Design can be complicated and design can be simple. By making infographics you can practice using your skills, setting up information in a new and creative way along with educating others in a fun way. There are lots and lots of these out there. This time we’ve decided to simply show you some of the better ones we could find, on any topic. Here are infographics related to design, social media, economy and all sorts of other topics.

Have a look at how the information has been set up. Sometimes these can look just like a mind map or brainstorming notes, while they other times are set up in a more specific way. A lot of the techniques use can translate well into both mind maps, web design and other creative areas.

We hope these can inspire and teach you a new thing or two.

Make sure to click the images to go see the full-sized ones. Several of these are very big and very detailed.


1. The colors of the top 100 web brands

2. Yahoo developer network metro map

3. How Google works

4. The boom of social sites

5. The cmo’s guide to the social landscape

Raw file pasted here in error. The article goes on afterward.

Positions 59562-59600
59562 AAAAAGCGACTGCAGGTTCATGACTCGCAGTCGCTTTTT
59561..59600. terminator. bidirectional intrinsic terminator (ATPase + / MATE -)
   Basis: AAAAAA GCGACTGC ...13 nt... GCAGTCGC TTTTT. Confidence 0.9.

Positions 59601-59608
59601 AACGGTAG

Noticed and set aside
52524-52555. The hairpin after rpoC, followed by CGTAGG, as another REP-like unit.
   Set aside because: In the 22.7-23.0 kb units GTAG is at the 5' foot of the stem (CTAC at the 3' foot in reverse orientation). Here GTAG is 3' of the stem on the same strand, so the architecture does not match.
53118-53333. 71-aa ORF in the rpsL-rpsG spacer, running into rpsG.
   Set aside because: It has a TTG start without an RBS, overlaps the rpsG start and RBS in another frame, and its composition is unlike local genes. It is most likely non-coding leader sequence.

6. Do you need a new logo?

7. The 2010 social networking map

8. A modern history of human communication

9. How much do we really recycle?

10. Money in the food industry

11. Education by the numbers

12. Time wasted on loading unnecessary data

13. Green through the ages

14. Farmville vs. real farms

15. Facebook: facts you probably didn’t know

16. The most widely spoken languages

17. What BP could have bought with all the money they lost

18. Rock ‘n’ Roll metro map

19. Largest bankruptcies in history

20. What are people buying online?

21. The human tongue

22. Digital lifestyle

23. Serial killers

24. Twitter users profile

25. Animals & Humans: What’s the difference?

26. Healthcare costs by state

27. Labor day by the numbers

28. What makes good information design?

29. Nurses by the numbers

30. Can I afford an iPad?

31. A guide to buying your own island

32. The life of a cruise ship

33. What’s cheaper now than it was in 2000?

34. The bumpy rise of a start-up

35. The perfect pour

36. How do I win rock, paper, scissors every time?

37. Rubiks cube

38. Mythical creatures

39. The display ad tech landscape

40. Music preference by gender

Those were our picks of 40 really cool infograhics. We’d love to hear from you!

Which one did you like the best? – and can you see these translating into your area of design?